Are you confronted with a gestational diabetes diagnosis and feeling overwhelmed?
Discover essential tips and proactive steps to manage your health and navigate this journey with confidence and support.
Receiving a gestational diabetes diagnosis can bring an overwhelming array of emotions, especially for individuals during a plus size pregnancy.
It’s not uncommon for the initial reaction to be one of self-blame. However, it’s vital to understand from the outset: you did nothing wrong!
Gestational diabetes arises from changes in the body’s insulin responses, influenced by the complex hormonal and physiological shifts during pregnancy, including the placenta’s role in altering insulin sensitivity. These alterations are part of the unique pregnancy journey, not a reflection of your lifestyle choices.
It’s essential to recognize that gestational diabetes can affect anyone, regardless of size. And even if you entered pregnancy pre-diabetic or with existing diabetes, there’s still no place for self-blame.
Your focus, first and foremost, should be on creating the healthiest environment for both yourself and your baby during this time.
By focusing on proactive management and self-compassion, you’re taking the right steps, regardless of pre-existing conditions or challenges that may arise.
Gestational Diabetes Diagnosis To-Do List
Navigating through a gestational diabetes diagnosis involves embracing your emotions, arming yourself with knowledge, and engaging proactively in your care, all of which can be profoundly empowering steps along your pregnancy journey.
Gestational diabetes can increase certain risks during pregnancy, such as higher chances of high blood pressure, the baby growing significantly larger than average (macrosomia), and the potential need for a cesarean birth. There’s also a heightened risk of the baby developing low blood sugar (hypoglycemia) shortly after birth and a higher likelihood of type 2 diabetes for both the baby and parent.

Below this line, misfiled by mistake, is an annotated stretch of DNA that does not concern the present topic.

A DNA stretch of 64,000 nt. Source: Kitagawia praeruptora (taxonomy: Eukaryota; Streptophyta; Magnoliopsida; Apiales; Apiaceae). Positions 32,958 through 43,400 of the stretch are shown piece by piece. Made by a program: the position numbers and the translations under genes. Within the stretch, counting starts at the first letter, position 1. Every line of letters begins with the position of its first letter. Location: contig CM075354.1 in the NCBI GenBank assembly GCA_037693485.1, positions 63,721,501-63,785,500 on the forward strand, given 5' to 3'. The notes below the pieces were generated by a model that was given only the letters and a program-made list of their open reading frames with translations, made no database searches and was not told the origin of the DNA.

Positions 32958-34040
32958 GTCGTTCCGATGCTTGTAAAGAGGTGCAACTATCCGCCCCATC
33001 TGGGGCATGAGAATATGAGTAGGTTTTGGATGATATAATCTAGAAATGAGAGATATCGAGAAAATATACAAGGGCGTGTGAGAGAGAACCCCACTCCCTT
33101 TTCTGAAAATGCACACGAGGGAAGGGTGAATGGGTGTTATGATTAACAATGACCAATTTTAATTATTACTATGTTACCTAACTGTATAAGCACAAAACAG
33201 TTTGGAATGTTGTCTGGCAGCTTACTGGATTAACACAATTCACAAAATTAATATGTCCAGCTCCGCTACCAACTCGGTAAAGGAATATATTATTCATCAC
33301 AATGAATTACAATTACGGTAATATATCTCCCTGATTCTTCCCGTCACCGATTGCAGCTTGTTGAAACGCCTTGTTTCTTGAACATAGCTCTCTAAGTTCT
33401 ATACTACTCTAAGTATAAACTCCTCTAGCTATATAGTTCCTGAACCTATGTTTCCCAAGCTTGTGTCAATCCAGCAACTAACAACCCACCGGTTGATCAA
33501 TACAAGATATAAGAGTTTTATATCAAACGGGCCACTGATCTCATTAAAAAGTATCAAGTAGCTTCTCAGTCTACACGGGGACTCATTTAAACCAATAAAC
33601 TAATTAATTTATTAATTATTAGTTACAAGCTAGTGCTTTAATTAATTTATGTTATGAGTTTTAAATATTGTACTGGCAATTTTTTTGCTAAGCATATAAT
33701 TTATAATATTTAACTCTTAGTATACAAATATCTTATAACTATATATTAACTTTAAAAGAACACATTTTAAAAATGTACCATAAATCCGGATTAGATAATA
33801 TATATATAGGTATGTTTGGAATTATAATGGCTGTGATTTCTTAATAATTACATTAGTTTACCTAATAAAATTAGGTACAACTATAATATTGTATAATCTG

The purpose of sharing information about the increased risks is not to alarm you. It’s crucial to understand that while these risks do exist, they aren’t astronomical especially when you consider the distinction between actual risk and relative risk.
Our goal is to empower you with the knowledge necessary to navigate your pregnancy with confidence, ensuring that you feel supported in making informed decisions for your well-being and that of your baby.
And if you’re ready, here’s our helpful to-do list following a gestational diabetes diagnosis.
1. Process Your Emotions
This first step might seem unnecessary, but giving yourself space to process your feelings is essential.
A gestational diabetes diagnosis can trigger emotions from fear to guilt, and internalizing them can impact your mental health.
If you’re upset, consider speaking with a mental health professional who specializes in perinatal wellness. Joining a support group (many on Facebook), or simply confiding in trusted friends or family members can also be helpful.
Remember, you are not alone, and your feelings are a natural response to your circumstances.
Understanding gestational diabetes can also be helpful.
As we shared, it’s a condition that affects how your cells use sugar (glucose) during pregnancy, and it doesn’t occur because of something you did or didn’t do. Learning more about how and why gestational diabetes develops will help debunk myths and reduce any guilt you might be feeling.
2. Consult Your Healthcare Team
Managing gestational diabetes, particularly when it comes to taking insulin, is highly personalized. These medical decisions require conversations with your healthcare provider, who can offer guidance tailored to your specific health needs and circumstances.